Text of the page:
Tuesday, September 2, 2008
ESPN Event Coverage May Be Shifting
It is time once again for Monday Night Football to begin. As most fans know, ESPN has been in-charge of this franchise and last season the coverage bore a striking resemblance to ESPN's first year of NASCAR telecasts.
NFL fans were furious over the fact that the game on the field was sometimes nothing more than a distraction. There was an entirely different agenda going-on in the broadcast booth.
It featured ABC celebrity interviews, long-winded discussions on various NFL topics and lots of fancy graphics and features. What is did not feature was the football being played on the field.
Click here for a summary of what just one guest did on-the-air during a game. Jimmy Kimmel wound-up being banned from ESPN as a result of this effort.
Over in NASCAR land, this (click here) column spoke to the insanity of the ESPN coverage. On that day, the pre-race TV show for the Busch Series race at Talladega never even mentioned the race. The entire program was focused on the next day's Sprint Cup Series event and the top Cup drivers.
Unfortunately, there was one little problem with that approach. ESPN was not televising the Sprint Cup race. The network wanted to be associated with the big stars and the big series, so that is exactly what they did.
Once ESPN's Sprint Cup coverage got underway, this column (click here) spoke to the disaster that was Pocono in 2007. The "shut up and drive" weekend featured X Games athletes being interviewed, the infield studio on-camera discussing issues and pre-recorded features being played back. All of these things were done while 43 drivers were racing under the green flag in the background.
Just like Monday Night Football, NASCAR racing had been relegated to background noise for ESPN's network-wide agenda of conversation. Also, just like NASCAR in 2007, the fan reaction to ESPN's event coverage had been a tad less than favorable. The network was roundly ridiculed in the media and across the Internet.
With the coverage of the Sprint Cup recently underway and the MNF franchise just about to begin, reporter Jim Carlisle (click here) caught-up with some ESPN executives and heard a very new tune. It was a melody that might be music to the ears of some NASCAR fans once The Chase begins.
"I think we may have been trying to over deliver for all audiences and casual fans," said Senior Coordinating Producer Jay Rothman. "You could call us the old ABC on steroids, but the truth of the matter is we are a sports network and people tune into ESPN for a sporting event."
"One of the things we heard was you're trying too hard. Well, we're going to pull back. We may not put 20 pounds in a 5-pound bag; we'll give you 5 pounds in a 5-pound bag. But guilty as charged: I think we were trying to service too many and found we were doing too much."
ESPN Senior VP Jed Drake was directly involved in putting together the 2007 NASCAR coverage and the Monday Night Football package. Drake is the Executive Producer who is responsible for how events produced in the field by ESPN look on-the-air.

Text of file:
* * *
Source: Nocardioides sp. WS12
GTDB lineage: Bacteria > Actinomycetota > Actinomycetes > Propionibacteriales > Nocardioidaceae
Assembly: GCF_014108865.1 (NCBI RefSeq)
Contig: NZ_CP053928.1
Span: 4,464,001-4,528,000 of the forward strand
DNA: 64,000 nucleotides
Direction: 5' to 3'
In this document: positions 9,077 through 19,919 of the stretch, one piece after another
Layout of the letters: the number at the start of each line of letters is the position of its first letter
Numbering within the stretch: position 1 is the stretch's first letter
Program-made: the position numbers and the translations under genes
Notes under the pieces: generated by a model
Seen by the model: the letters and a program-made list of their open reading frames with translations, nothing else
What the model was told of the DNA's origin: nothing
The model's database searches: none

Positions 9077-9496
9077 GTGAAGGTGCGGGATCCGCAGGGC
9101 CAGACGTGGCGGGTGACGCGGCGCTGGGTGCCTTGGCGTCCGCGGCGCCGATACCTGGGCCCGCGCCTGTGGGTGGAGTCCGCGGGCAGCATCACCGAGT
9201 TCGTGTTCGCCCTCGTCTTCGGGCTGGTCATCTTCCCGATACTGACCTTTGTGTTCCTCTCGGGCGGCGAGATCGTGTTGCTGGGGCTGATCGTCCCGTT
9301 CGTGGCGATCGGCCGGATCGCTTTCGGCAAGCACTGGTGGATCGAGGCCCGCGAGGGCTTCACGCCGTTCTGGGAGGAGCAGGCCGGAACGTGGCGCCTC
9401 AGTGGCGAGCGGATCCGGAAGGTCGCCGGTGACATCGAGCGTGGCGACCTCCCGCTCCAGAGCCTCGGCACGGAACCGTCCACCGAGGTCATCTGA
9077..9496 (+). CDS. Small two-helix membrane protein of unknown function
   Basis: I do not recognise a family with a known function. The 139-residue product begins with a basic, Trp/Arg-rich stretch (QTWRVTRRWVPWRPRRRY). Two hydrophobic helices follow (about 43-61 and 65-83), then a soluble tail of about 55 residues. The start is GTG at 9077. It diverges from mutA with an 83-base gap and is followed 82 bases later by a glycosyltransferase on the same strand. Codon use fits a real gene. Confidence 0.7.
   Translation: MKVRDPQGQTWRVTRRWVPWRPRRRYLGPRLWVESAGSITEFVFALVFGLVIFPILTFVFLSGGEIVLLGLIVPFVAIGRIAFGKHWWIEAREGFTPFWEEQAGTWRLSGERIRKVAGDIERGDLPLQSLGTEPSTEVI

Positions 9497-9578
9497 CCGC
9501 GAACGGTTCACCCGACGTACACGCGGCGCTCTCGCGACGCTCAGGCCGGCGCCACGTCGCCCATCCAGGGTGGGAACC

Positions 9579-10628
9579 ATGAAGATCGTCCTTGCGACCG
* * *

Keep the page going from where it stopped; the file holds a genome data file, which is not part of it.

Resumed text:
"The feedback that we got was that they love our coverage, they want us to focus on football and that when we do that, we do it really well." With The Chase about to begin, things for NASCAR fans may be looking up if Drake changes the word "football" to "racing" in that sentence and then delivers the goods.
Earlier this season, Drake took ESPN Senior NASCAR Producer Neil Goldberg to a track in the Midwest. They decided to fix a big problem that had been a thorn in the side of ABC for several seasons. It is a little race called the Indy 500.
Stripping the hype, the glitz and keeping Brent Musburger on a very short leash, Drake and Goldberg put on one of the best Indy 500 telecasts in recent memory. Click here to read a TDP column about the event coverage.
What this proved is that when the pressure is on for big events, ESPN can re-focus on the action and leave the hype to the endless talking heads of studio programs from First Take to SportsCenter. People tune-in to event coverage to watch the athletes, not the announcers.
“We've become more aligned with what they (fans) want versus what we think they want,” said Rothman to the San Diego (click here) Tribune. He added ESPN learned more of its audience was avid fans, not casual fans. "And we may have been not aligned in that area over the last couple years,” Rothman said. He admitted ESPN was trying to serve too many masters.
“But the truth of the matter is, we are a sports network and people tune in to ESPN for a sporting event," said Rothman. "There are many other entertainment options out there."
While Rothman is not involved in NASCAR coverage, both Drake and Goldberg play key roles in the entire NASCAR on ESPN TV package. Richmond will be the highest-profile Sprint Cup race of the ESPN production team's season. It will also be the first Cup race in prime-time on the ABC Television Network.
If this new ESPN focus on directly covering the action can make its way to the ABC portion of the Sprint Cup Series package, it will make the same dramatic difference that the commitment to football rather than conversation will make for the MNF franchise.
The "Rock and Roll 400" will take to the air on ABC at 7PM ET on Saturday night. The challenge will be to cover the entire field, to show the best racing on the track and limit the interruptions under green flag racing. This TV crew did an outstanding job on the short track at Bristol, so Richmond may be just what the doctor ordered to start the broadcast network coverage and kick-off The Chase in style.
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